Finally, the bathrooms are a Wednesday thing. I think it’s important to do some sort of bathroom cleaning every week. Again, it’s completely up to you how much or how little you do – as a bare minimum cleaning the toilet probably isn’t a bad idea, and I recommend using this as a set day to do things like replace the towels with fresh ones and pour the drain unblocker if you need to. At the minute I like to do everything: the toilet, the floor, the sink, the bath/shower, and clearly the most important thing: the mirror. Having a shiny mirror makes the place gleam and glisten in a way that nothing else does! Mirror, mirror, on the wall, who is the fairest of them all? (Me, the answer is me.)

The Evening

The final thing on the schedule is to “straighten things up” every evening. This is a combination of various chores in the 50s schedule, but I think they can basically be lumped together. Leave the house looking nice as a present to yourself in the morning. Think: what would I like to wake up to? Again, this doesn’t have to take long. 10 minutes of folding the sofa blankets, fluffing the pillows, wiping the surfaces, and putting on the dishwasher is literally all it takes – but I’ve found that doing this in the evenings makes me SO much happier and more productive when I wake up the next day.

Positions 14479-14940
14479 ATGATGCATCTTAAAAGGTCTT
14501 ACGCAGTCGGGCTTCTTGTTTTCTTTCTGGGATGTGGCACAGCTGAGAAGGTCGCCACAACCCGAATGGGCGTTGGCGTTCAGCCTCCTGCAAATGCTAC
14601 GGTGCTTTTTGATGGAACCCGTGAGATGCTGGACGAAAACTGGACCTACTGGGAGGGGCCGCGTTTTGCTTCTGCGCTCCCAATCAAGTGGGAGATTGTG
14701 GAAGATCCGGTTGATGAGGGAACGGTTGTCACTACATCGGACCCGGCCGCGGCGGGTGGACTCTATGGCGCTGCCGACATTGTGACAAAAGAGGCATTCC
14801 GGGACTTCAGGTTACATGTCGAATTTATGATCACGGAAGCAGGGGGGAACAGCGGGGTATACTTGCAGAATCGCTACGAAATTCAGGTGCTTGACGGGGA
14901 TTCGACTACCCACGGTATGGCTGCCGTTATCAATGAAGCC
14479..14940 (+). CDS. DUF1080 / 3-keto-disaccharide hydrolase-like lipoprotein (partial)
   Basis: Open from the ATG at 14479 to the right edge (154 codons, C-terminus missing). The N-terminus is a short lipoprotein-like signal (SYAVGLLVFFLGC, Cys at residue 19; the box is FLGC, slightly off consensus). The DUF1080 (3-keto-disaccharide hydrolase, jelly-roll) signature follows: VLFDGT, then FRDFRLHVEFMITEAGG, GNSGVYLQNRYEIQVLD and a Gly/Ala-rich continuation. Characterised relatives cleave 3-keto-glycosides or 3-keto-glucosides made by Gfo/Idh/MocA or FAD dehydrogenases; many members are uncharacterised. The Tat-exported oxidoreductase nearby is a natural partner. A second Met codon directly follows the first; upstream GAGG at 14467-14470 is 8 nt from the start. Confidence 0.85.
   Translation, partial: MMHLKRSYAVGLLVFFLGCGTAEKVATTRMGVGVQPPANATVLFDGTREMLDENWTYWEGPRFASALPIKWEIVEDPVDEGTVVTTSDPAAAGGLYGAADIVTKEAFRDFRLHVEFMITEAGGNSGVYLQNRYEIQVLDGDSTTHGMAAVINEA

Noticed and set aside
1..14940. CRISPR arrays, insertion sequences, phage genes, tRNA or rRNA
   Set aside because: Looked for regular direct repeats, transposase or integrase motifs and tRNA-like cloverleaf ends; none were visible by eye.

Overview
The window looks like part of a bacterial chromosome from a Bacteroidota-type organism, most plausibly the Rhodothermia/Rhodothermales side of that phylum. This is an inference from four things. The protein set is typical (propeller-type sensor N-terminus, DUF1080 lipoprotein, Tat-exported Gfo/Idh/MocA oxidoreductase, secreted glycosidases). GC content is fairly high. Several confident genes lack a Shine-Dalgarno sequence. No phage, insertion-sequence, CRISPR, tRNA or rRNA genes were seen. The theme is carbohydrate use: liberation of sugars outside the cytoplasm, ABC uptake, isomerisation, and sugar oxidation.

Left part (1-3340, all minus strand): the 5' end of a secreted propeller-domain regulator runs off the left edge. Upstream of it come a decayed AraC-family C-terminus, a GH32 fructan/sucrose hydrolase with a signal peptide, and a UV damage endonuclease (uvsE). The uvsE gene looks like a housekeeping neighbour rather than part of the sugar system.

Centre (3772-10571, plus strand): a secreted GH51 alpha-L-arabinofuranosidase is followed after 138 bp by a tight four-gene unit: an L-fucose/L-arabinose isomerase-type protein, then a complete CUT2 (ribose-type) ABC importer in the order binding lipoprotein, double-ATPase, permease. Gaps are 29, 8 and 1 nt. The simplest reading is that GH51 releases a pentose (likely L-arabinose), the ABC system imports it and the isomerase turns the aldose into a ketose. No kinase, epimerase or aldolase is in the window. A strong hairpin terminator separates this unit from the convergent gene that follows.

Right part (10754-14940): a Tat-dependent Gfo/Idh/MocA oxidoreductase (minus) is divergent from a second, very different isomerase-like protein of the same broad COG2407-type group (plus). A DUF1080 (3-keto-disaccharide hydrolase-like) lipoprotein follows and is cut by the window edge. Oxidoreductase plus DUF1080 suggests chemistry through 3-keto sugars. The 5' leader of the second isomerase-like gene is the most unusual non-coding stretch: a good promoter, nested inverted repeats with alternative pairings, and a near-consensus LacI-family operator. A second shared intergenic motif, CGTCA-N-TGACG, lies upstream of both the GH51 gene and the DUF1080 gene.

Strangely, it’s also helped me sleep! Knowing that you’ll be waking up to a fresh, clean house is such a nice feeling that I’ve found I can relax and “switch off” more easily.


The Weekend

I’ve found that most cleaning schedules are a little bit “all or nothing”. There’s either far too much on there, with hugely ambitious amounts of detail 7 days a week, or the advice is too vague and imprecise.